Harry Vos

How I used feedback to analyse my work behaviours

Sticky notes on a screen. Mostly out of focus. One reads, "I'm inclusive in decision-making and onboarding". Another, "Engaging everyone in the team"

In late February, I found out my role was being cut. So I’ve been looking at product manager job descriptions again. I’ve been questioning how rarely I came across desired behaviours in contrast to technical skills. From what I could remember, my past feedback from colleagues was mostly about my behaviours. If I was right, I pondered to what extent recruitment processes allow me to highlight my most widely observed strengths. I’ve been questioning this at each stage; application, interviews, personality tests, tasks etc.

To gain deeper insight, I analysed all the written feedback I had from colleagues and managers. Spoiler alert. Yes, most of my feedback was about my behaviours, not technical skills.

Besides the analysis confirming my hunch, I’m sharing my findings for two reasons. First, I want to hear your thoughts on assessing behaviours when hiring. The other is that I’m curious to see if anyone thinks they need a product manager with these behaviours.

Behaviours observed over seven years

Harry Vos with a colleague. They're sat at a table, both smiling and making eye contact.

Photo by Frederik Højfeldt Nielsen at the Feminist Futures Copenhagen Hackathon.

I collated feedback from 2017 to 2024, so there’s some variation in my behaviours over time. Around 90% of all the feedback is what I’m doing well and 10% is where I could be better.

I’ve attempted to mark what I see as technical skills with an asterisk. However, the delineation between behaviours and technical skills is fuzzy.

Doing well

Around 40 mentions each:

Around 30 mentions each:

Around 20 mentions each:

Could be better

Sticky notes on a screen. Half out of focus. Visible "Learn to be comfortable with not trying to solve every problem". "potentially being able to say no to things - maybe we're doing too much?". "I should publicly share my work more". "Going forward don't be afraid to discuss with leaders how to communicate it more widely (given the internal and external interest)."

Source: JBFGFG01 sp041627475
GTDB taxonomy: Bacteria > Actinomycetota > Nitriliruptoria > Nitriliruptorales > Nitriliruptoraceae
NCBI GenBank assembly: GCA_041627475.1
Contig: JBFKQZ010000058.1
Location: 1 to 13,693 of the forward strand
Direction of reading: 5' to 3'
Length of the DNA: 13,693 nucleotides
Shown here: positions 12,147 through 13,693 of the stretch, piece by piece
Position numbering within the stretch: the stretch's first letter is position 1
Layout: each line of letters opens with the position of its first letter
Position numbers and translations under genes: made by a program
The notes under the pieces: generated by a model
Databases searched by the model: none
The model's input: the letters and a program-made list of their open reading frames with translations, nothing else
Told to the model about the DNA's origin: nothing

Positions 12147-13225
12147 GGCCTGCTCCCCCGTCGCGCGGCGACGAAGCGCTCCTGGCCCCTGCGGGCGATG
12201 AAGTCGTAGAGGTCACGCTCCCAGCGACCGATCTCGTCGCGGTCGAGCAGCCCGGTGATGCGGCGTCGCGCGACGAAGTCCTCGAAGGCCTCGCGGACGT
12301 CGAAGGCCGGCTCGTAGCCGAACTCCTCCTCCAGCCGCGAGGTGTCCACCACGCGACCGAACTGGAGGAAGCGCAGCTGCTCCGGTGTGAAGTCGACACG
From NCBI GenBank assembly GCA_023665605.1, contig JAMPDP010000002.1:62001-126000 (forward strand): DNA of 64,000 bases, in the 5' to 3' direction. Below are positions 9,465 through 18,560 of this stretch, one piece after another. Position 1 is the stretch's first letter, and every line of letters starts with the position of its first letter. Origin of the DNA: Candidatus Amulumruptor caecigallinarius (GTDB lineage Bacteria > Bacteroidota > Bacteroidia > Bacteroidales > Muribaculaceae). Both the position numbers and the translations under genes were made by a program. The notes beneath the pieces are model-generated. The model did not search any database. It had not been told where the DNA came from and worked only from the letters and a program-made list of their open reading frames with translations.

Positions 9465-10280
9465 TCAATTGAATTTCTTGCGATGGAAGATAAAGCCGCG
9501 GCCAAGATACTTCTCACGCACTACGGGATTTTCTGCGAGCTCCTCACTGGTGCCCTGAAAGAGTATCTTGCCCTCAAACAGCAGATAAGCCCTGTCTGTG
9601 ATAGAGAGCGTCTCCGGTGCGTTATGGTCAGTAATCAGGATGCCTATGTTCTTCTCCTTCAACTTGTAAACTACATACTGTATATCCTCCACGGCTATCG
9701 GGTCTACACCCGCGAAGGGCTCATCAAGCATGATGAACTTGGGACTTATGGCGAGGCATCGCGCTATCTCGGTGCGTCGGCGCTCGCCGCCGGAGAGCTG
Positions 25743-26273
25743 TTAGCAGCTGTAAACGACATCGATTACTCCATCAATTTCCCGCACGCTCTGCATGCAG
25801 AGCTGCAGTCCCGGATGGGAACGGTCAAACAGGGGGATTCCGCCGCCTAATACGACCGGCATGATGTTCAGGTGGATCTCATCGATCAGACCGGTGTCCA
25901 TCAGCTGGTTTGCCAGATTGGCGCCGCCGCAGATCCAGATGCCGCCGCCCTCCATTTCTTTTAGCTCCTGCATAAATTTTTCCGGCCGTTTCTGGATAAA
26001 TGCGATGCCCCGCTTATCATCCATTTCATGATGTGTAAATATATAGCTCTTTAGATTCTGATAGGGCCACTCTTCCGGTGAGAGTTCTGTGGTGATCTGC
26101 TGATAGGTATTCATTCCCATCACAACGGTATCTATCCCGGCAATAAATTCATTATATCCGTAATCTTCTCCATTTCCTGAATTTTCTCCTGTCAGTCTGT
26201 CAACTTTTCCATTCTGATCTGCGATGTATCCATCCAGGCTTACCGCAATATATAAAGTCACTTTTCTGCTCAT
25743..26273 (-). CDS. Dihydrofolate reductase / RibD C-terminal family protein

Around 10 mentions each:

Around 5 mentions each:

What I learnt from analysing my feedback

I’m using the constructive feedback to improve. Publishing this blog post is a good start for “share my work publicly more often”. Also, I hope sharing this can help hold myself accountable for change.

My colleagues and managers observed my behaviours more often than my technical skills. So I think my behaviours are my strengths at work. As a result, I’ll experiment with my approach during recruitment processes. I'll try to highlight my most widely observed behaviours.

Analysing my feedback also boosted my confidence. This helped after they let me go. I’d recommend this as an activity for anyone who is having a wobble. I’ve shared my method at the end of this post.

What’s next

Thanks for reading. Please comment or reply, as I want to know what you think. How much weight do you think behaviours should have compared to technical skills when hiring? This could be about product managers or similar roles in tech.

Also, feel free to get in touch if you need a product manager with these behaviours. I’d appreciate you sharing this post with people you think might be interested.

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Notes on how I analysed the feedback

  1. I collated feedback from colleagues and managers. Most feedback was from forms that I asked people to use. Some was anonymous and some unprompted
  2. I split out sentences that mentioned different behaviours or skills. This meant I could group them separately
  3. I used the affinity mapping technique to synthesise from the “bottom-up”. This led to clusters of feedback
  4. I wrote a provisional sentence to summarise each cluster
  5. I read through everything again to check if each piece of feedback fit better in another cluster
  6. I merged similar clusters, aiming for insights while avoiding losing important nuances
  7. I updated the cluster summaries to reflect the new clusters
  8. I counted how many bits of feedback were in each cluster
  9. I excluded both clusters of two and clusters where feedback was from only one or two people. This was to focus on observations confirmed by multiple sources

Confirmation bias may have affected my analysis. I started with a hunch that most of my feedback was about my behaviours. To limit the bias, I reviewed the feedback again. I looked for possible clusters of technical skills. This resulted in one new cluster, “I give articulate presentations”.


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